How much is inequity costing us? Using a simple growth accounting framework we apply standard shift-share techniques to data from the Current Population Survey (1990-2019) to compute the aggregate economic costs of persistent educational and labor market disparities by gender and race. We find significant economic losses associated with these gaps. Building on this finding, we consider which disparities generate the largest costs, paying specific attention to differences in employment, hours worked, educational attainment, educational utilization, and occupational allocation. We also examine gaps in the returns on these variables. Our findings suggest that differences in employment opportunities and educational attainment make the largest contributions by race; differences in returns on these variables also contribute materially to the total costs. Differences by gender are primarily driven by gaps in employment and hours. Given the disproportionate impact of COVID-19 on the labor market outcomes of women and people of color, as well as the fact that the U.S. population is increasingly racially diverse, these costs will only increase in the future.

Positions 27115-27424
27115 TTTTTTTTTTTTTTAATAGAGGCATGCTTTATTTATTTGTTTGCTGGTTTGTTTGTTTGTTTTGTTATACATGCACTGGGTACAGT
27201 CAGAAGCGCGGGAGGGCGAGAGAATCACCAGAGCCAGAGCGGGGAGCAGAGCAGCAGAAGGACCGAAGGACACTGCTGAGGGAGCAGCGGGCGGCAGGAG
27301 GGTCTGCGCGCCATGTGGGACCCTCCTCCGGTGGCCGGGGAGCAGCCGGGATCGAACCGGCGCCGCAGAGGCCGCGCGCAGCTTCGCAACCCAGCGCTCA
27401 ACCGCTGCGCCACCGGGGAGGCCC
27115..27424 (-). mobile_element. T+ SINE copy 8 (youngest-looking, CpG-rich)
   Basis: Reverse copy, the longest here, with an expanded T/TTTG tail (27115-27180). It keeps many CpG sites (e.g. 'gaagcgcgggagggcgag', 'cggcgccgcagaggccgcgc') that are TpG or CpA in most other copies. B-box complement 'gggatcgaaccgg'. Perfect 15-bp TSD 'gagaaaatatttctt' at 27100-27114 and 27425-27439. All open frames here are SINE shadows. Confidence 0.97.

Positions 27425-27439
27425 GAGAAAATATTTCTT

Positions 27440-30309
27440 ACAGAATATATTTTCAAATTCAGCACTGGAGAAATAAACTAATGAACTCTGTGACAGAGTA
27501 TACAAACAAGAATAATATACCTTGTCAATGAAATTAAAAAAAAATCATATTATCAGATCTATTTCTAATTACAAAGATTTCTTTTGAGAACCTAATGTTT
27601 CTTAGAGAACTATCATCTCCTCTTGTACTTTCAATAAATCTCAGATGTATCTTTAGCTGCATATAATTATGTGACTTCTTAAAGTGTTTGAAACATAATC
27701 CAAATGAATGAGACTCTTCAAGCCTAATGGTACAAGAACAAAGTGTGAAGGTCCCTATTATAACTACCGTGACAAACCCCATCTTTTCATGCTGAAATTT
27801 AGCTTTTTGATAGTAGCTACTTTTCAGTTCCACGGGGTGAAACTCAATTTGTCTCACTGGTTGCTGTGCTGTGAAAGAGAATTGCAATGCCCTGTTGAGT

Choi, Laura Y., Lily M. Seitelman, Mary C. Daly, and Shelby R. Buckman. 2021. “The Economic Gains from Equity,” Federal Reserve Bank of San Francisco Working Paper 2021-11. Available at https://doi.org/10.24148/wp2021-11